Fleet Admiral Chester W. Nimitz, Commander in Chief of the Pacific Fleet stated in a public address given at the Washington Monument on October 5, 1945:
The Japanese had, in fact, already sued for peace before the atomic age was announced to the world with the destruction of Hiroshima and before the Russian entry into the war. . . . [Nimitz also stated: “The atomic bomb played no decisive part, from a purely military standpoint, in the defeat of Japan. . . .”]
In a private 1946 letter to Walter Michels of the Association of Philadelphia Scientists, Nimitz observed that “the decision to employ the atomic bomb on Japanese cities was made on a level higher than that of the Joint Chiefs of Staff.”
Admiral William F. Halsey, Jr., Commander U.S. Third Fleet, stated publicly in 1946:
The first atomic bomb was an unnecessary experiment. . . . It was a mistake to ever drop it. . . . [the scientists] had this toy and they wanted to try it out, so they dropped it. . . . It killed a lot of Japs, but the Japs had put out a lot of peace feelers through Russia long before.
Professor of History at Notre Dame, Father Wilson Miscamble, weighs in on the subject with the opinion that dropping the bomb shortened the war and saved countless lives — on both sides.
Prof. Miscamble is not speaking off the cuff. His 2007 book, From Roosevelt to Truman: Potsdam, Hiroshima and the Cold War was published by Cambridge University Press and received the Harry S. Truman Book Award in 2008. He subsequently published The Most Controversial Decision: Truman, the Atomic Bombs and the Defeat of Japan in 2011.
This original color photo shows the crew of an M-24 Chaffee light tank along the Naktong River front in largely DPRK-occupied South Korea. Note the sign to Daegu.
On the ground is PFC Rudolph Dotts, Egg Harbor City, N.J. gunner (center), armed with an M3 Grease Gun. On the hull with an M1 Carbine is PVT Maynard Linaweaver, Lundsburg, Kansas, cannoneer of the tank’s M6 75mm gun. On top, ready on the M2 .50-cal heavy machine gun, is PFC Hugh Goodwin, Decatur, Miss., tank commander.
All are members of the 24th Reconnaissance Company, 24th “Victory” Infantry Division. The date is likely August to September 1950, as the unit was inside the battered Pusan (Busan) Perimeter, holding the western portion of the line.
Of note, the DPRK forces opposing the 24th had hundreds of Soviet-supplied T-34/85 tanks, which had both stronger armor than the M-24 and a superior main gun.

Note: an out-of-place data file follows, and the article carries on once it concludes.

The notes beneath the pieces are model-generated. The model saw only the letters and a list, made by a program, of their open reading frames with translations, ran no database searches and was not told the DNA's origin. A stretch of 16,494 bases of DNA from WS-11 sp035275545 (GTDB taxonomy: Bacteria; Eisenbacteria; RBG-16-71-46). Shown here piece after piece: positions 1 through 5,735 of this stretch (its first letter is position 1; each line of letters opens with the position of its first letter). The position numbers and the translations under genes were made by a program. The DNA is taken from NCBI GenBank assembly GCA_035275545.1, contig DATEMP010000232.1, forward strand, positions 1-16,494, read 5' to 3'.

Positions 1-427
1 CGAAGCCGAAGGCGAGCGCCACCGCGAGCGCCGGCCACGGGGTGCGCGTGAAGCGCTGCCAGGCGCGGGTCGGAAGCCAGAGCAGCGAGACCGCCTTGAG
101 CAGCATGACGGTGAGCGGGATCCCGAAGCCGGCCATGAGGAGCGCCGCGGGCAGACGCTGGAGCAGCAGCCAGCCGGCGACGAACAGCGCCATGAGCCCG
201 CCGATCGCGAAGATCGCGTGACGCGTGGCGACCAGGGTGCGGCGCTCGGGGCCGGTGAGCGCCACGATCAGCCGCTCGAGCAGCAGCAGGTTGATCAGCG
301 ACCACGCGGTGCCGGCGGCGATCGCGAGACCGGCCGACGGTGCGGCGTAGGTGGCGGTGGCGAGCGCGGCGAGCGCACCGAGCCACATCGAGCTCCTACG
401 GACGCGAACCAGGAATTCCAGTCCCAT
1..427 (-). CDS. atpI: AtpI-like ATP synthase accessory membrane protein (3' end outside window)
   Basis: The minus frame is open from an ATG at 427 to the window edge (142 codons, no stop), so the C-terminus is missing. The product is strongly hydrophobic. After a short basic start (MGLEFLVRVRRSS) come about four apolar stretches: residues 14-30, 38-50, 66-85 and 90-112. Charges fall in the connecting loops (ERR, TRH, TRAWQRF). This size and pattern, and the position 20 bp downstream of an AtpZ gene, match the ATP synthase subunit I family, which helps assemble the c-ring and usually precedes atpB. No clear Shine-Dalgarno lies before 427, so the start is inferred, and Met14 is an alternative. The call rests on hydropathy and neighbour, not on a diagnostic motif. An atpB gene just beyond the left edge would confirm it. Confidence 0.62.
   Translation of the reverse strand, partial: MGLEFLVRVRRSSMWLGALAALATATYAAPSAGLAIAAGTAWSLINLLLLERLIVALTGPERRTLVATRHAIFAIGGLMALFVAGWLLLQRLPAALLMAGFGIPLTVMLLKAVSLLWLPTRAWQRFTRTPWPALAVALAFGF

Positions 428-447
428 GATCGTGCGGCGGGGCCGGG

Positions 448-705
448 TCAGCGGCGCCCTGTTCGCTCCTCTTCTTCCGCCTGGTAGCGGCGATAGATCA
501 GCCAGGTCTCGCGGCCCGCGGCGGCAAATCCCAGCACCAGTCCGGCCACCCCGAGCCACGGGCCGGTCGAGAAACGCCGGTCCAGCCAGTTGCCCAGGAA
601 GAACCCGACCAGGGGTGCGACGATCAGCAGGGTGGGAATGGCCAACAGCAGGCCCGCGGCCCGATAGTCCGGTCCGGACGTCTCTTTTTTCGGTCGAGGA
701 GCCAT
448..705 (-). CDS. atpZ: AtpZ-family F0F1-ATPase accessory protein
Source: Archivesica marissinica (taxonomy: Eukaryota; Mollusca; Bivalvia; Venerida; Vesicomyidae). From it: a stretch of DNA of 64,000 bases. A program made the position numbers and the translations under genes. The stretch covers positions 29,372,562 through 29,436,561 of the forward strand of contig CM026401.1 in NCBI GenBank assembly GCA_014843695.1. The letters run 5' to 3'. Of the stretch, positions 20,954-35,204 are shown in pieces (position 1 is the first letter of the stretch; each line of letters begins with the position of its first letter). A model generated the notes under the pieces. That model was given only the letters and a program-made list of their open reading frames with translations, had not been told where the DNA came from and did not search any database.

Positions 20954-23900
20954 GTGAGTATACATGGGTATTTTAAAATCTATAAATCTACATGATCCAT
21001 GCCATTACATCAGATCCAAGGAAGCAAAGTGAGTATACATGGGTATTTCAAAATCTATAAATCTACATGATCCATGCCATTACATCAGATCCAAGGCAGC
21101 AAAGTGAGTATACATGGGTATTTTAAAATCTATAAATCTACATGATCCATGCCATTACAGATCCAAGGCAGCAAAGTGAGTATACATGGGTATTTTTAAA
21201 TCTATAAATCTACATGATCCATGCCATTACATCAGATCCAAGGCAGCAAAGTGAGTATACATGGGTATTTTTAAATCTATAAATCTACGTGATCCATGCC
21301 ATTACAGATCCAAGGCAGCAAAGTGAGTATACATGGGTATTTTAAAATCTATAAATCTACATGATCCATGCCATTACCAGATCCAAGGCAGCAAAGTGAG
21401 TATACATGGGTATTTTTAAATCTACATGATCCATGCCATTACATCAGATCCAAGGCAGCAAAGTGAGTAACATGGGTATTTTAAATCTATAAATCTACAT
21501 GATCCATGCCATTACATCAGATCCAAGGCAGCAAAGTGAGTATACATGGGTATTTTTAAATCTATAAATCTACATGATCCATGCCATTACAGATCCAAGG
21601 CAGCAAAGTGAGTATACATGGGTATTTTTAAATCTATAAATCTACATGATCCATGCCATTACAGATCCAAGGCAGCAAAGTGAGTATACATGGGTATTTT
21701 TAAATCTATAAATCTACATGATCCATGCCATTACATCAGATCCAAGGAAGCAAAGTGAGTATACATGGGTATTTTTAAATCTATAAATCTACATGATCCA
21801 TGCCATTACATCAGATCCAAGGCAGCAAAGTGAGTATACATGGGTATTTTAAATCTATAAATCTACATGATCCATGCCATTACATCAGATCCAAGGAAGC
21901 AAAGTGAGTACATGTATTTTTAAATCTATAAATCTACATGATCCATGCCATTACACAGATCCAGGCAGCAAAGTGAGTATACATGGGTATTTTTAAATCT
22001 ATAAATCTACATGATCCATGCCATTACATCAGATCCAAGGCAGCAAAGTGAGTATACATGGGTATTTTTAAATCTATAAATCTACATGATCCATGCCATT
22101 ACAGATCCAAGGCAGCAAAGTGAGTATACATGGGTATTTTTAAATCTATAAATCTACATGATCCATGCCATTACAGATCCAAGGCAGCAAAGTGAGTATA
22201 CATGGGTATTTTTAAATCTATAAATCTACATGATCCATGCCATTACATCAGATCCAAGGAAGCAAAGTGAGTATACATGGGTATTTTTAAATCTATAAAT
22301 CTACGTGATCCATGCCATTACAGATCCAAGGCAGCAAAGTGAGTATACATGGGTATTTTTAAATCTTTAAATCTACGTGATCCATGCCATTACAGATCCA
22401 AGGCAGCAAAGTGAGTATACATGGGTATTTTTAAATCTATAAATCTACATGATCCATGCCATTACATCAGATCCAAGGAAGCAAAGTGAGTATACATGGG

Over the course of the past 150 years or so, Denmark and the U.S. have traded each other’s rifle designs back and forth. Today, the Danish military uses the Canadian-made C7/C8 system, which is fundamentally an M4/M4A1, while the elite Slædepatruljen dog sled patrol still carries Great War-era M1917 “American Enfields” in .30-06 as they walk their icy beat in Greenland.
Going back to the 1950s through the 1960s, the Danish military used the M1 Garand, or Garandgevær M/50 in local parlance, keeping them in reserve through the end of the Cold War.
Prior to that, the Danes used a standard Scandanavian bolt-action rifle, the Krag-Jorgensen, a design that was a staple in America on the front lines of the Spanish-American War and the Philippine Insurrection, then kept around as a second-line and training rifle as late as WWII.
All this sharing can be traced back to 1867, when the Royal Danish Army, looking to re-equip after their war with upstart Germany three years prior, bought one of the most modern breechloaders in the world– the Remington Rolling Block.
Notably, Denmark adopted the rifle before the U.S. Army (who adopted it as the Model 1870).
More in my column at Guns.com
August 3rd is National Watermelon Day, which recognizes the refreshing summertime treat enjoyed at picnics and fairs. With that, enjoy this image of the ersatz Great War-era patrol boat USS Uncas (SP-689) showing bluejackets munching said melon amidships, circa summer 1917.
The gun appears to be a rather elderly circa 1880s 3-pounder, which is what you would expect for a 60-foot wooden-hulled powerboat taken up from civilian service.
U.S. Armament Corp— who has been making superb licensed “reissue” Colt 1903 Hammerless Pocket Pistol (Model M) .32ACPs in the guise of the classic RIA General Officer‘s variant– just posted these images of a cutaway specimen.
It is nice to see makers still cranking out these classic guns “for the love of the game” so to speak.